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Books for Beeple: two fun reads for a winter’s eve

When I read at night, I seldom get very far. Still, I love the late hours. When the night is black and the forest outside my window reveals pairs of glowing eyes, I get to read what I want instead of what I should.

Seizing a free evening, I recently dipped into an e-book by bee researcher and zoologist Kit Prendergast. If you don’t already know, Kit is a riot, a free spirit from Down Under who always has me in stitches, even when she’s dead serious.

Kit has in abundance the one quality I find most appealing, but which is truly rare: she is authentic. No airs, no pretense, no artifice. She is who she is. Take it, or leave it.

So I downloaded one of her e-books, figuring I would read the first few pages. But instead of falling asleep, I read late, plowing into the night, captivated by Kit’s adventure. I giggled aloud and talked to my cat.

Book 1: “Abuzz About Dawson’s Burrowing Bee”

This book, all 89 pages, is a diary of Kit’s quest to see and photograph a bee she had never met in person, and to assist another bee scientist with his research. Amegilla dawsoni is an outrageous and gorgeous bee with a proclivity for living in large aggregations and engaging in lots of sex. But that’s only part of the story’s charm.

Kit shares her journey, detailing problems with her car, camera, computer, and passersby who want to know what she’s doing. The problems are common ones we all share but never bother writing about, so right away I felt like, “Oh yeah, I get it.”

As you read her account, you will learn what bee researchers do with their time. You will absorb a lot about one bee and a little about many others, and you will learn a few tidbits about the flora and fauna of WA. (That’s Western Australia, not Washington state, but you know that.) Kit uses a spattering of words only a melittologist could love, but most of you beekeepers should feel right at home.

The text is well-illustrated with excellent photographs. If nothing else, you will recognize a Dawson’s Burrowing Bee if you ever see one, and you will know the males from the females.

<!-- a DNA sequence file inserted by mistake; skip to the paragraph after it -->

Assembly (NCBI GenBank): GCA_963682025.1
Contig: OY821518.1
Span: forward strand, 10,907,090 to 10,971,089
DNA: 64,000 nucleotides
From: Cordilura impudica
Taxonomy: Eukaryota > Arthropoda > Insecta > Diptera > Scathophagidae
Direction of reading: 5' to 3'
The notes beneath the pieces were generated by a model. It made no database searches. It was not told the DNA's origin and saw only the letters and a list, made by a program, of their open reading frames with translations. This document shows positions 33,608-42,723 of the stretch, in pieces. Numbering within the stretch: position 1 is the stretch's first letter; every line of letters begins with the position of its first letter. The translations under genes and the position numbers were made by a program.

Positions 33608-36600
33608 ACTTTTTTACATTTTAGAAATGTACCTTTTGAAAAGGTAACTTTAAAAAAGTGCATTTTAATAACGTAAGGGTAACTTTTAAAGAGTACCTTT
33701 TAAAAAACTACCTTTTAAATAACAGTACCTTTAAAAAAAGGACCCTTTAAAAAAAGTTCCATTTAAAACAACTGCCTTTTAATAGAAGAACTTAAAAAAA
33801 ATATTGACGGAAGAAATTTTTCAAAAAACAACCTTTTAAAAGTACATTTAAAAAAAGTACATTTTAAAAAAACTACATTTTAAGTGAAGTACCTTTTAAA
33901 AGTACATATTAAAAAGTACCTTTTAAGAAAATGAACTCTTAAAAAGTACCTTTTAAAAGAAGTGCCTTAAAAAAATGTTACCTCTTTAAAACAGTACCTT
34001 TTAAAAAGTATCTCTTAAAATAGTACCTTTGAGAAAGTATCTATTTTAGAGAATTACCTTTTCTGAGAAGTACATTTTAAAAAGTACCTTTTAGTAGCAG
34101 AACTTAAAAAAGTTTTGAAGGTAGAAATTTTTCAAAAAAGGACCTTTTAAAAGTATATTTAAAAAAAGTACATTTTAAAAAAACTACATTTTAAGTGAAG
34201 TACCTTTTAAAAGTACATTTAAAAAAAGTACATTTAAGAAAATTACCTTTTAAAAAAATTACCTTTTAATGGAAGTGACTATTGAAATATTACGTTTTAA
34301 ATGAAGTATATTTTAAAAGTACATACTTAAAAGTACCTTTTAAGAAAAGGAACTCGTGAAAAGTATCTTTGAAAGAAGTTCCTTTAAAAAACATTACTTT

Amegilla dawsoni is closely related to our North American bees in the genera Anthophora and Habropoda, all in the Anthophorini tribe, with similar characteristics and lifestyles. They are large, fuzzy, noisy, amorous bees that you don’t want to miss. I’m lucky to have an aggregation of Habropoda within walking distance that I discovered by following the ruckus they make. Now I can’t wait till spring so I can go back and revisit.

Cover of book showing Dawson's Burrowing Bee, both a male and a female on the ground.

Book 2: “Creating a Haven for Native Bees”

Kit’s other e-book is a guide for building and maintaining native bee habitat. It is the best, most comprehensive book on attracting and housing cavity-nesting bees that I’ve seen, and it includes tons of photos showing good and bad design. As she points out, lots of the commercially produced housing we see in stores and online is not appropriate for native bees, and she explains why.

The book describes effective placement of bee housing, how to maintain proper hygiene in your nests, and how to handle predators and other occupants.

Another section of the book provides tips on developing ground-dwelling bee habitat, and how to build mud blocks and bee walls. Ground-dwelling species frequently get overlooked in bee books, but since most native bees are ground-dwellers, this information is crucial for effective bee habitat.